On 8 July 2009, as this update was being finalised, the European Commission published its final report on its inquiry into the pharmaceutical sector. We commented on the Commission’s equally detailed preliminary report in our December 2008 issue and will be commenting on the final report in our next issue, although in short it can be said that none of its contents is entirely unexpected given the contents of the preliminary report. The final report and accompanying papers, including an Executive Summary in the form of a Commission Communication, is available at http://ec.europa.eu/competition/sectors/pharmaceuticals/inquiry/index.html.

On the same date the Commission gave notice that it had initiated formal proceedings against Les Laboratoires Servier and several generic companies alleging breach of Article 82 EC by Servier for its unilateral behaviour, and breach of Article 81 EC by Servier and the generic companies for agreements between them which may have the object or effect of hindering entry on to the EEA markets of generic cardio-vascular medicine perindopril. Although the Commission does not identify in its press release the precise basis for the allegations, some inferences as to these can be drawn from the history of Servier’s patent litigation over perindopril, notably in the English Patents Court.

Thus, as to the Article 82 EC allegation, it will be interesting to see whether the Commission has in mind Servier’s actions in enforcing its patent for a crystalline form of perindopril, or in some other type of unilateral activity on its part. As to the former, when upholding a finding by the English Patents Court that the patent was invalid as anticipated and obvious, although Lord Justice Jacob, in the Court of Appeal, in Les Laboratoires Servier v Apotex Inc ([2008] EWCA Civ 445), said, “It is the sort of patent which can give the patent system a bad name”. He then went on to observe, “It is right to observe that nothing Servier did was unlawful. It is the court’s job to see that try-ons such as the present patent get nowhere. The only sanction (apart, perhaps, from competition law which thus far has had nothing or virtually nothing to say about unmeritorious patents) may, under the English litigation system, lie in an award of costs on the higher (indemnity) scale if the patent is defended unreasonably.”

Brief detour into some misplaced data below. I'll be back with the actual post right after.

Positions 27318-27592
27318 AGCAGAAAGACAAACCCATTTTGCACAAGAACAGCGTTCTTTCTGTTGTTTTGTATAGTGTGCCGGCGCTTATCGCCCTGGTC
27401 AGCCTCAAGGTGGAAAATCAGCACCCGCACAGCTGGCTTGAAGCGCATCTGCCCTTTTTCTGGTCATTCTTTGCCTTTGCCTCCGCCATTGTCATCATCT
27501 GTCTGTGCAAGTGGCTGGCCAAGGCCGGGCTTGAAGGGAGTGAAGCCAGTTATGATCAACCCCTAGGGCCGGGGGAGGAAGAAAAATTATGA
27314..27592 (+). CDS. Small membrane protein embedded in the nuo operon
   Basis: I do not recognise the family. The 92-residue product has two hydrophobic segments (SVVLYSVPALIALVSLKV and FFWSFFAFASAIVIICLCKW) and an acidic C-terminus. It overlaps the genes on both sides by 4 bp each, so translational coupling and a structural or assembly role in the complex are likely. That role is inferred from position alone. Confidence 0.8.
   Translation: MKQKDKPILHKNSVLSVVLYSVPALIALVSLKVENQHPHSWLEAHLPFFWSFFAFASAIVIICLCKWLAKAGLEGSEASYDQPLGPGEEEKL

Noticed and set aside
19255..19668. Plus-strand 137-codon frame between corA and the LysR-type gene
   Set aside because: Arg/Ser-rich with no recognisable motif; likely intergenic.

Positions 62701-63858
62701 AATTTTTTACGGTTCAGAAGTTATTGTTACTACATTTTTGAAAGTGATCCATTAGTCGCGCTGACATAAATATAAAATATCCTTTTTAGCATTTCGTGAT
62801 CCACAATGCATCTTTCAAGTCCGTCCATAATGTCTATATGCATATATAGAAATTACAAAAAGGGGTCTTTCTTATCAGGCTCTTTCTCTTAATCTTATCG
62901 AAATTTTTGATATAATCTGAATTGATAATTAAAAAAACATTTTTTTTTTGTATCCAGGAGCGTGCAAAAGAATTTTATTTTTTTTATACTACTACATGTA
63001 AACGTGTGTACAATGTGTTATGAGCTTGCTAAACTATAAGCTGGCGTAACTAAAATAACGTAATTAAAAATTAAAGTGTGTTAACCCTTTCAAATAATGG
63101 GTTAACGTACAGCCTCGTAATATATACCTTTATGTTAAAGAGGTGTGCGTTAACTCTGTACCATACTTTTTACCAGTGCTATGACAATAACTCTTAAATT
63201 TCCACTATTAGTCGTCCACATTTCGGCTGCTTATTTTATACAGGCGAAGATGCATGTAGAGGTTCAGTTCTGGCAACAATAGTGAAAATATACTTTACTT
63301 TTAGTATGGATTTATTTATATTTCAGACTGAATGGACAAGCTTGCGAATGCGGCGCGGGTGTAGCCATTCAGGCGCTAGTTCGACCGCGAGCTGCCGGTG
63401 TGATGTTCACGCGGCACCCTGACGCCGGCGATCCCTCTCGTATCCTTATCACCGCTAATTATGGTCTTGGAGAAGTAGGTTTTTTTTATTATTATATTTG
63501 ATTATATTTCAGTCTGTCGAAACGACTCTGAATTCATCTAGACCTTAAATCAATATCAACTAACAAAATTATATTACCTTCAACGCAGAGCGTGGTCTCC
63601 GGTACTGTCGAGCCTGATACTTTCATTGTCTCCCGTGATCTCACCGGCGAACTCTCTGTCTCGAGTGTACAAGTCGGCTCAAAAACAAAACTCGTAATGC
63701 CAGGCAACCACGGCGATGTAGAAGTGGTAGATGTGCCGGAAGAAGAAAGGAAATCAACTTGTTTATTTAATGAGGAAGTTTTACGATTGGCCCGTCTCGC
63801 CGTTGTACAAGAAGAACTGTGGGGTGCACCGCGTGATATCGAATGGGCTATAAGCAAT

As to the Article 81 EC allegation, as to the nature of the agreements in issue it can be inferred that some would have involved an element of “reverse payment” made by Servier to generic companies not to enter the perindopril market, of the type disclosed in October 2008 in the judgment of the English Patents Court in Les Laboratoires Servier v Apotex Inc ([2008] EWHC 2347). In this, Apotex was awarded £17.5 million under the cross undertaking in damages that Servier had had to give to give to Apotex when it secured an interim injunction to keep Apotex’ generic perindopril off the market pending full trial of its infringement action, in which the patent was subsequently held invalid. In that judgment the Court noted that there was unchallenged evidence that one generic company had been paid £10 million by Servier not to enter the perindopril market, and that another had been paid $20 million.

Although the investigation against Servier and several generic companies does not form part of the sector inquiry, both sets of allegations exemplify types of activity noted in the Commission Communication that forms an Executive Summary of the sector inquiry final report, although the Communication is restrained in its analysis of most of these activities in competition law terms and indeed makes it clear that the report:

… does not identify individual cases of wrongdoing or provide any guidance on the compatibility of the practices examined with the EC competition rules. It provides the Commission however with relevant context and a factual basis for deciding whether and what further action is needed, including enforcement action.

The Communication is rather more specific however as to its views from a competition law perspective on “reverse payment” agreements in observing that:

Agreements that are designed to keep competitors out of the market may also run afoul of EC competition law. Settlement agreements that limit generic entry and include a value transfer from an originator company to one or more generic companies are an example of such potentially anticompetitive agreements, in particular where the motive of the agreement is the sharing of profits via payments from originator to generic companies to the detriment of patients and public health budgets.

To reduce the risk that settlements are concluded at the expense of consumers, it would seem useful for the Commission to consider further focused monitoring, within the context of the existing legal framework, of those settlements with a potential to adversely affect European consumers. This monitoring would have to take duly into account the administrative burden imposed on stakeholders and will be limited in time until the Commission has gathered sufficient information on the subject matter to decide whether further action is needed.

These observations, taken together with the focus by Competition Commissioner Kroes when commenting on this investigation on the agreements that Servier had entered into, may well indicate that these will form the main thrust of the investigation.